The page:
Charamel

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Recently, music biz veteran Eric Alper posted a tweet that read simply, “When you’re overqualified for the job,” and included a video featuring some person in a big red Japanese anime costume playing drums at what seems to be, judging from the music, some sort of children’s concert. (It’s hard to tell because the camera never leaves the drummer, but the music sounds like something you’d hear on the Japanese version of Barney & Friends.) Then, about 45 seconds into it, things take an unexpected turn. See for yourself:

Needless to say, we had to know more. Some commenters on Alper’s Twitter post (which has been retweeted over 70,000 times, as any Japanese anime character playing drums like Dave Lombardo rightly should be) said the character was part of a band called Charamel. Futher digging, with the help of Google translator and KnowYourMeme.com revealed that the character itself is called Nyango Star, and it’s been making the rounds for about three years, releasing drum cover videos like this insane pass at Japanese kawaii metal darlings Babymetal’s “Akatsuki.”

Nyango Star even has his/her/its own website, which includes an origin story that explains the character is a hybrid cat/apple — the reincarnated spirit of a dead cat buried in an apple orchard who was told by the spirit of an apple tree that only by going to Hollywood and becoming famous could it return to its original cat form. So it decided to become a famous drummer. See? It all makes perfect sense.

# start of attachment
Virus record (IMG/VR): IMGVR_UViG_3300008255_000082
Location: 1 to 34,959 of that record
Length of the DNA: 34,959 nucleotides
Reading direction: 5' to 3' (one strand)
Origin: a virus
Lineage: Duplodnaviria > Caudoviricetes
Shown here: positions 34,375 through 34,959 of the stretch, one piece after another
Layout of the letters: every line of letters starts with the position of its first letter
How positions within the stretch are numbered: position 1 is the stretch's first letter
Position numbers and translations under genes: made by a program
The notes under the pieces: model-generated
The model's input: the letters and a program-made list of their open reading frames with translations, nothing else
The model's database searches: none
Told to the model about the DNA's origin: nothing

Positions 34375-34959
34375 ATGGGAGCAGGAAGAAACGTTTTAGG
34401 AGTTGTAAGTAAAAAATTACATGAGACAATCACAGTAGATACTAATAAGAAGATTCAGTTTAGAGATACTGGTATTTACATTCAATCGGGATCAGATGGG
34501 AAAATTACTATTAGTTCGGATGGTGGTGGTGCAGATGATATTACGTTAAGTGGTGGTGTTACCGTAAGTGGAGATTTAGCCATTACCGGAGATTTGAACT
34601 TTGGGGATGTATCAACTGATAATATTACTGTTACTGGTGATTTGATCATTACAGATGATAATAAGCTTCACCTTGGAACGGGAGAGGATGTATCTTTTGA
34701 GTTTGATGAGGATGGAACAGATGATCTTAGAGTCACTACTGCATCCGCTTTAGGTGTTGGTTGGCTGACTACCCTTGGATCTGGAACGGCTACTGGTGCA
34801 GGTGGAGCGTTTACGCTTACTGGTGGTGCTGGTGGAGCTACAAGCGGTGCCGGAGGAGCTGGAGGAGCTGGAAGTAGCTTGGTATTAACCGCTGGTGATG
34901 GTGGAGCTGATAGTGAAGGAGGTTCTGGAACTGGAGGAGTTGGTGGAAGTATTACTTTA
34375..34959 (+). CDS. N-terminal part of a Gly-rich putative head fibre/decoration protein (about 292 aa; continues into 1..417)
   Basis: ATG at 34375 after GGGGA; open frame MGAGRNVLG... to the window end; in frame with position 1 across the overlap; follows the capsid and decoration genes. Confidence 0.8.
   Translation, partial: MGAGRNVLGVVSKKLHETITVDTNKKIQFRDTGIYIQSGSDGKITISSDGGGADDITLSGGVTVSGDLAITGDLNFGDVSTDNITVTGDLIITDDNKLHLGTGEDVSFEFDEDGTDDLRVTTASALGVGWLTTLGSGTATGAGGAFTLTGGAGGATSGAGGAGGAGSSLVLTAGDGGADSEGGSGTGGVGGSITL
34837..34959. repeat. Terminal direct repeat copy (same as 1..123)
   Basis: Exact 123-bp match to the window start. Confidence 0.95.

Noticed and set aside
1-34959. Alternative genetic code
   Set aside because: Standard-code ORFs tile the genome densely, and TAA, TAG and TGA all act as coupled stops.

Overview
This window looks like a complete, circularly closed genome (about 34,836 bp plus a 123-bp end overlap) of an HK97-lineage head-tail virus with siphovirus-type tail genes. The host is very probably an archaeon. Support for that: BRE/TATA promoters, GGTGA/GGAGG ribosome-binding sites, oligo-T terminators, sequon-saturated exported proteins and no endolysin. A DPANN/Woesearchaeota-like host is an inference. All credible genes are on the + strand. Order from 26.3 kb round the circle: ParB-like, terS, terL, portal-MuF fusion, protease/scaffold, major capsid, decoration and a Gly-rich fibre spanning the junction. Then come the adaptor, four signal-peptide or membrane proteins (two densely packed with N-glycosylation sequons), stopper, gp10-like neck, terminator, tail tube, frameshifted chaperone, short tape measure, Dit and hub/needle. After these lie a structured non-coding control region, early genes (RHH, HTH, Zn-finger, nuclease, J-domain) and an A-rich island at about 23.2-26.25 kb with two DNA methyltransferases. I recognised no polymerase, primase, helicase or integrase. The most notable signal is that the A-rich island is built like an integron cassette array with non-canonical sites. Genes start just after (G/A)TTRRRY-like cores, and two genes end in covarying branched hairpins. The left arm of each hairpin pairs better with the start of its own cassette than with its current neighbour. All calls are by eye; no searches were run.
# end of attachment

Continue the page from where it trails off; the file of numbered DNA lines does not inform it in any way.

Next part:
Somewhere along the way, Nyango Star teamed up with three other costumed characters to form the rock group Charamel. I could find almost no information about Charamel in English beyond their character names — besides Nyango, there’s Funassyi (the lead singer, who I think is supposed to be a canary, or a pear, or maybe a canary/pear hybrid), Akkuma (the guitar-playing bear) and Kapal (the bass-playing turtle). [Update: Our readers inform me that Kapal is definitely not a turtle but a “water goblin,” and Funassyi is a “pear fairy.” They’re also all examples of Japanese “yuru-chara” mascots, which are like American sports mascots except they tend to be cuter and more surreal and can represent anything from cities to corporations to public transit systems.] I think they formed sometime in early 2017 and debuted with this music video, which is probably my favorite thing to come out of Japan since the aforementioned Babymetal. (Give it about 23 seconds; much like Nyango Star’s drumming at the children’s show, it takes an extremely abrupt turn for the awesome.)

I’m sure we’ll learn more about Charamel very soon, as nothing from Japan this amazing stays under the radar for long. In the meantime, I’ll leave you with this video of Charamel in concert — the sound quality sucks, but it’s worth watching just to see a glowstick-waving Japanese crowd go apeshit for this stuff. Also, Funassyi’s got some sick moves.

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